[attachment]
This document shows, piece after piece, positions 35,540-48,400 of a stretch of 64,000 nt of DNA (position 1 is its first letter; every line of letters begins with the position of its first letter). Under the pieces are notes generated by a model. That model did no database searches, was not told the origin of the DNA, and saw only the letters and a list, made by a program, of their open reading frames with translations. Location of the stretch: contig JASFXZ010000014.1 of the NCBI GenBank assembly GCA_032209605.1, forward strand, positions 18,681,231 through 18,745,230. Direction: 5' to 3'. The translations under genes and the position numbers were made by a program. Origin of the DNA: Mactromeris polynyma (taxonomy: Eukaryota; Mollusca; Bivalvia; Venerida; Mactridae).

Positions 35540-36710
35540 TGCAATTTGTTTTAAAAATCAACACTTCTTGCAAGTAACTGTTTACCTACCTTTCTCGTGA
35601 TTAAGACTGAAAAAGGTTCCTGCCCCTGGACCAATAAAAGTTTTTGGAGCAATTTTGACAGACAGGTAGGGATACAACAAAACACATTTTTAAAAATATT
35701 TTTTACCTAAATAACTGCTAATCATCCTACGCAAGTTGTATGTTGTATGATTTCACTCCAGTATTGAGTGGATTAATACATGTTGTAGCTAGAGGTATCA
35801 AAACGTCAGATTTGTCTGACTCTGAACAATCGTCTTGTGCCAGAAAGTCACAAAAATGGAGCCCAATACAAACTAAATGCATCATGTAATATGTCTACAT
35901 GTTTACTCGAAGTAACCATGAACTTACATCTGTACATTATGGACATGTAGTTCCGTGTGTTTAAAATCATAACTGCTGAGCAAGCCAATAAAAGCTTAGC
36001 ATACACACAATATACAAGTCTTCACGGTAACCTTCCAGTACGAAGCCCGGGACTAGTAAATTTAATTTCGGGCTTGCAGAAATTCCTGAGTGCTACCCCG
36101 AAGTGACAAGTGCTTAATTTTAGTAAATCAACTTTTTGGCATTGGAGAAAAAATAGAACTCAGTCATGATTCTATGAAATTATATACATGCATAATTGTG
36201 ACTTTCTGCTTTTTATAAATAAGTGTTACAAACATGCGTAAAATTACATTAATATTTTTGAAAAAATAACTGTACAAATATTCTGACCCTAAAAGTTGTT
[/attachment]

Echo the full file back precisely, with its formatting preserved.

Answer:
This document shows, piece after piece, positions 35,540-48,400 of a stretch of 64,000 nt of DNA (position 1 is its first letter; every line of letters begins with the position of its first letter). Under the pieces are notes generated by a model. That model did no database searches, was not told the origin of the DNA, and saw only the letters and a list, made by a program, of their open reading frames with translations. Location of the stretch: contig JASFXZ010000014.1 of the NCBI GenBank assembly GCA_032209605.1, forward strand, positions 18,681,231 through 18,745,230. Direction: 5' to 3'. The translations under genes and the position numbers were made by a program. Origin of the DNA: Mactromeris polynyma (taxonomy: Eukaryota; Mollusca; Bivalvia; Venerida; Mactridae).

Positions 35540-36710
35540 TGCAATTTGTTTTAAAAATCAACACTTCTTGCAAGTAACTGTTTACCTACCTTTCTCGTGA
35601 TTAAGACTGAAAAAGGTTCCTGCCCCTGGACCAATAAAAGTTTTTGGAGCAATTTTGACAGACAGGTAGGGATACAACAAAACACATTTTTAAAAATATT
35701 TTTTACCTAAATAACTGCTAATCATCCTACGCAAGTTGTATGTTGTATGATTTCACTCCAGTATTGAGTGGATTAATACATGTTGTAGCTAGAGGTATCA
35801 AAACGTCAGATTTGTCTGACTCTGAACAATCGTCTTGTGCCAGAAAGTCACAAAAATGGAGCCCAATACAAACTAAATGCATCATGTAATATGTCTACAT
35901 GTTTACTCGAAGTAACCATGAACTTACATCTGTACATTATGGACATGTAGTTCCGTGTGTTTAAAATCATAACTGCTGAGCAAGCCAATAAAAGCTTAGC
36001 ATACACACAATATACAAGTCTTCACGGTAACCTTCCAGTACGAAGCCCGGGACTAGTAAATTTAATTTCGGGCTTGCAGAAATTCCTGAGTGCTACCCCG
36101 AAGTGACAAGTGCTTAATTTTAGTAAATCAACTTTTTGGCATTGGAGAAAAAATAGAACTCAGTCATGATTCTATGAAATTATATACATGCATAATTGTG
36201 ACTTTCTGCTTTTTATAAATAAGTGTTACAAACATGCGTAAAATTACATTAATATTTTTGAAAAAATAACTGTACAAATATTCTGACCCTAAAAGTTGTT